You do feel the difference when you have a trailer and it is warm and it has television — compared to when you are getting changed in the back of a Winnebago. Did you enjoy working with Sex And The City stylist Patricia Field?
She is incredibly imaginative — she isn't married to any designer. She is fun and open-minded. Every single look told a story. I really enjoyed working with her. I am not a fashionista and I don't have much experience in that world, but I was educated by the end. And I feel even my own fashion style is more brave. I enjoy dressing a lot more now. What did Patricia teach you about fashion?
I used to think you had to match things like your shoes to your belt or your bag with your shoes, but Patricia doesn't believe in any of that. She just mixes and matches colours. It is all about contrast with her. I learned a lot. I learned to be braver. Did you get to keep any of you outfits from the film?
I didn't keep anything. I loved wearing the costumes, but at the end they are Rebecca Bloomwood's costumes and I felt like her in them. I don't know how I would have felt in my everyday life in those heels. Do you have any money saving tips?
Put your credit card in ice. Put it in the freezer like Rebecca does! That's a great scene in the movie — when Rebecca is trying to get her credit card out of the block of ice. Was it fun to film?
It was surprisingly difficult. I was excited when I was given the stiletto heel and the block of ice, but I was less excited a couple of hours later when I was handed a hairdryer and I had the hot air blowing on it. What is your guilty pleasure when you go shopping?
I love buying books, more recently cookbooks. I think it is wish fulfillment too, as I never have time to cook. I just look through the books and imagine the dishes I would make if I wasn't going out for a business dinner. If I do ever get to cook, I like to make Italian dishes or French ones. Sophie Kinsella's Shopaholic novels have a lot of fans — were you worried about what they would think of your portrayal of Rebecca?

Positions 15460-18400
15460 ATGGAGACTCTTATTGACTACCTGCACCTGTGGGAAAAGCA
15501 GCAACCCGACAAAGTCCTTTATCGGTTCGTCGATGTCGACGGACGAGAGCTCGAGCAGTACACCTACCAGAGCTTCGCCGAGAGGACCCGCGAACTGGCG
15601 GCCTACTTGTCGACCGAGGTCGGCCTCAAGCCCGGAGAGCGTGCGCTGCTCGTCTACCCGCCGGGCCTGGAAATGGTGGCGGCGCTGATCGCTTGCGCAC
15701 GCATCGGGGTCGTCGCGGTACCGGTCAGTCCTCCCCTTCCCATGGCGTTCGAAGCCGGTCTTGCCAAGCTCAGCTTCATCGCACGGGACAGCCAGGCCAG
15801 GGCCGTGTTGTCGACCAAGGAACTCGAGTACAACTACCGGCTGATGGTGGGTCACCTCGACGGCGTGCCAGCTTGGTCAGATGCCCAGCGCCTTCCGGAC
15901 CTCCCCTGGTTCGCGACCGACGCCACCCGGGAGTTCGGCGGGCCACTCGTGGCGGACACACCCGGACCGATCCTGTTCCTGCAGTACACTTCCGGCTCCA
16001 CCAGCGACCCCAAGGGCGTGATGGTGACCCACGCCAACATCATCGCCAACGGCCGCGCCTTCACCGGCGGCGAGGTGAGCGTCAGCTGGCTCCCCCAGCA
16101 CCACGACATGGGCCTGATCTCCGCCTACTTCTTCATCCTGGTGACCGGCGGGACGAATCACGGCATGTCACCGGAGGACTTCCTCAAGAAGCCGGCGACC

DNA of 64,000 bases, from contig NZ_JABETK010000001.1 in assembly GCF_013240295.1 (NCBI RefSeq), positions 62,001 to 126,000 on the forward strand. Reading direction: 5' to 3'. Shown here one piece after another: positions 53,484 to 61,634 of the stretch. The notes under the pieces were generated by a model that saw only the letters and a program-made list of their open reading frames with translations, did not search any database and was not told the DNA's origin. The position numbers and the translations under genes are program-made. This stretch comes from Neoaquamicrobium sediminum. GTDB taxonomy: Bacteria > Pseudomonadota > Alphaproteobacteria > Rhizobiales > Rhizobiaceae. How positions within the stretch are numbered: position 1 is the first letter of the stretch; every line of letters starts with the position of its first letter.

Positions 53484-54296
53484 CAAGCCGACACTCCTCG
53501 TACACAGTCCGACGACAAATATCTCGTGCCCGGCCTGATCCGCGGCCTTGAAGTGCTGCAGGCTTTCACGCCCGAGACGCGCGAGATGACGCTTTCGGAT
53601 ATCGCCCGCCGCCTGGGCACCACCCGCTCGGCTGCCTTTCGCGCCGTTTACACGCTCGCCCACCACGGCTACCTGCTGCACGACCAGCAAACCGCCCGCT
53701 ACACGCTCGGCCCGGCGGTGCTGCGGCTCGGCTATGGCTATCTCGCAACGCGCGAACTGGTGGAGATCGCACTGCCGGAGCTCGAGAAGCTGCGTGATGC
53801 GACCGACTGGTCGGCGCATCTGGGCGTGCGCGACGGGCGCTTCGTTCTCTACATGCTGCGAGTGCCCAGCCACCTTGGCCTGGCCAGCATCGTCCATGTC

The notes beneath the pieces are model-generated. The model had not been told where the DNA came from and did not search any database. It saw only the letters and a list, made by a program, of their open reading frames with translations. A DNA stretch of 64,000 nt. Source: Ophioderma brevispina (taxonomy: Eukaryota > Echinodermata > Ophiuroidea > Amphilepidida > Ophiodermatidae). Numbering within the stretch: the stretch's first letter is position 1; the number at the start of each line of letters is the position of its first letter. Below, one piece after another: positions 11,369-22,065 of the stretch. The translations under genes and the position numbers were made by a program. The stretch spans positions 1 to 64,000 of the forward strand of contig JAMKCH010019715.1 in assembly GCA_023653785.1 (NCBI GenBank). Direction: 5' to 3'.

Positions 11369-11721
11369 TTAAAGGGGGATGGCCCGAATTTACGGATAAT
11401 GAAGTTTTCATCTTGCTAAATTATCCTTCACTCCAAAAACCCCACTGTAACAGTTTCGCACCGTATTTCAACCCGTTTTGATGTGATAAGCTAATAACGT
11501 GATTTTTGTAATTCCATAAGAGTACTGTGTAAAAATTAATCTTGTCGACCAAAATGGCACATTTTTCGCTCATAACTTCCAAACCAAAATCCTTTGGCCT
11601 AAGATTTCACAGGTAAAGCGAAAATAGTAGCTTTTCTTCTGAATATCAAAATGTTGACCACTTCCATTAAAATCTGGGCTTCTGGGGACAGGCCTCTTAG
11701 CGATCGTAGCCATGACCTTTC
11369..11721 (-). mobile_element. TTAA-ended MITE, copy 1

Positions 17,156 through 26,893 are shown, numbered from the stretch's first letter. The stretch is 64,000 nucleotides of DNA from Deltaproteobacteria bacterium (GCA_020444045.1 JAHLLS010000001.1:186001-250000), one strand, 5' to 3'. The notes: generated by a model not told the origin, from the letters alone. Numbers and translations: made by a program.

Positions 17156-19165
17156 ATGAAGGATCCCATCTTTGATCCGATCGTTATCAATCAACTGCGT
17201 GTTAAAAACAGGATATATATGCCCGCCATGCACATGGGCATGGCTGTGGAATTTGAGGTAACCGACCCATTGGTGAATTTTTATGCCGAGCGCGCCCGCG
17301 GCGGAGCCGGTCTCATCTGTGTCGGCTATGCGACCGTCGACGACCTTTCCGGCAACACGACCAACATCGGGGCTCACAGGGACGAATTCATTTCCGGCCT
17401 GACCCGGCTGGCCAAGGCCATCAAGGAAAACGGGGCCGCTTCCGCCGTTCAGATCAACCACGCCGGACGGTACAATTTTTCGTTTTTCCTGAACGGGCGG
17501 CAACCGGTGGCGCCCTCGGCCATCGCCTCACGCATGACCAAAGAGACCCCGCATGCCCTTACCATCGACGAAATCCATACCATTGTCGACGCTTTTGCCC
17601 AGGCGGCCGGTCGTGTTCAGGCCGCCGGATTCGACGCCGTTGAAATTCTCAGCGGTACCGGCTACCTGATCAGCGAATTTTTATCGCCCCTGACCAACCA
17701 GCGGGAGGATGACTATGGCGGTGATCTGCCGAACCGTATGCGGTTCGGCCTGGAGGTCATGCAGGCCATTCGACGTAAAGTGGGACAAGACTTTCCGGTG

Yes. I was extremely worried about this role because Rebecca Bloomwood has such a huge fan base. When you are the lead in a movie you are more responsible for the tone of the film. There was also the added pressure of taking on such a beloved character. But I was fortunate because I was truly the biggest fan of Sophie Kinsella's books. This is going to sound pretentious but I had felt the vibrations of this character since I read the books. She really captured my imagination. The moment I got the role I just thought about her every day. If I was driving my car, if I was cooking, I was thinking about Rebecca and what she would think. What was it like working with Hugh Dancy?
Hugh did such a great job. He really grounded the movie in reality. And, of course, Hugh has those gorgeous blue eyes. He did a great job. What are you working on next?
I am working on an animated movie called Rango with Johnny Depp. That is going to be fun and I'm really looking forward to it.